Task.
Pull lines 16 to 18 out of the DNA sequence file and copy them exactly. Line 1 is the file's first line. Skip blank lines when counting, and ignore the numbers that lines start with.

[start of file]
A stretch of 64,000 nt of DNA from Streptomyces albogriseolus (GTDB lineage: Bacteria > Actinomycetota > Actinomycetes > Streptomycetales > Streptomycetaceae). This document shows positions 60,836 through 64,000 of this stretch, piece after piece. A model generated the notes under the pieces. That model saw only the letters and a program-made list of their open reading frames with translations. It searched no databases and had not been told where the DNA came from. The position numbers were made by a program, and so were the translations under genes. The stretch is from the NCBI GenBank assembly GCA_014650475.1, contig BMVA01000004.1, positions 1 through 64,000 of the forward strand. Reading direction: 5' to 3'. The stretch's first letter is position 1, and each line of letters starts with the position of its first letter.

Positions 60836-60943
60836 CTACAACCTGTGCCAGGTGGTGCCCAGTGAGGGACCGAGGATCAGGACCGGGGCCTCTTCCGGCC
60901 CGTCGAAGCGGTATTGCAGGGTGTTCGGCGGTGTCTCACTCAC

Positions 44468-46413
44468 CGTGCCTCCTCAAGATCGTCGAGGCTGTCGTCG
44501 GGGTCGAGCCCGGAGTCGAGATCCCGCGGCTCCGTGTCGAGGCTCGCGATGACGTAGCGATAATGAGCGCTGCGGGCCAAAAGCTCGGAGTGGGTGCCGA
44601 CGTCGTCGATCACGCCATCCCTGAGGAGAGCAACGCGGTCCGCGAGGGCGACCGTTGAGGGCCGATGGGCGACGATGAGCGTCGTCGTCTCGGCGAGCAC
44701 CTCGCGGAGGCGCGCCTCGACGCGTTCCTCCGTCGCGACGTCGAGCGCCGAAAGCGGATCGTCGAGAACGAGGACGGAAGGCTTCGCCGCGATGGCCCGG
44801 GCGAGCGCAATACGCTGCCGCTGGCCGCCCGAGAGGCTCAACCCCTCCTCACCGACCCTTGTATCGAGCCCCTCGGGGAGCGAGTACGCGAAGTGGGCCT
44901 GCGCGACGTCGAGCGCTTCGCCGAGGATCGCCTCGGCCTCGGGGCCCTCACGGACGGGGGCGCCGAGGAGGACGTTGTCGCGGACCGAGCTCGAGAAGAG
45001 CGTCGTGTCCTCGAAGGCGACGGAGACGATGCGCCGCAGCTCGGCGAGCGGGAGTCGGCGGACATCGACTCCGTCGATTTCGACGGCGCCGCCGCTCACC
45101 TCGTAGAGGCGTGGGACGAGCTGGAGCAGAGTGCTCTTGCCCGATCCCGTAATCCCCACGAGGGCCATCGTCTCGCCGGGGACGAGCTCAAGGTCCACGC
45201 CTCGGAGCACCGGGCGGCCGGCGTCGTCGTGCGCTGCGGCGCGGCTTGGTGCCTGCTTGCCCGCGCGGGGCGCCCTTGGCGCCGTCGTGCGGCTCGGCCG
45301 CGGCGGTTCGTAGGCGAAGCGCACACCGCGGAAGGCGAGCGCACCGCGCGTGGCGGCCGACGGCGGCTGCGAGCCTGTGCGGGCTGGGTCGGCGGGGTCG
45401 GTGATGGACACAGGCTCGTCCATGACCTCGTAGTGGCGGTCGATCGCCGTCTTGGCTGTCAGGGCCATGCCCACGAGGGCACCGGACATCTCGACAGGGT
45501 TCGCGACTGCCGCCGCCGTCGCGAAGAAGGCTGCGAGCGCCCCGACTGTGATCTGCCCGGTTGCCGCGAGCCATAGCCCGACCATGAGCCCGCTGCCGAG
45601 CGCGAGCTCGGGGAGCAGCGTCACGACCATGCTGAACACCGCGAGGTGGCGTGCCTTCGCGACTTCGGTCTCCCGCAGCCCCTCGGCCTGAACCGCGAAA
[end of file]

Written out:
45401 GTGATGGACACAGGCTCGTCCATGACCTCGTAGTGGCGGTCGATCGCCGTCTTGGCTGTCAGGGCCATGCCCACGAGGGCACCGGACATCTCGACAGGGT
45501 TCGCGACTGCCGCCGCCGTCGCGAAGAAGGCTGCGAGCGCCCCGACTGTGATCTGCCCGGTTGCCGCGAGCCATAGCCCGACCATGAGCCCGCTGCCGAG
45601 CGCGAGCTCGGGGAGCAGCGTCACGACCATGCTGAACACCGCGAGGTGGCGTGCCTTCGCGACTTCGGTCTCCCGCAGCCCCTCGGCCTGAACCGCGAAA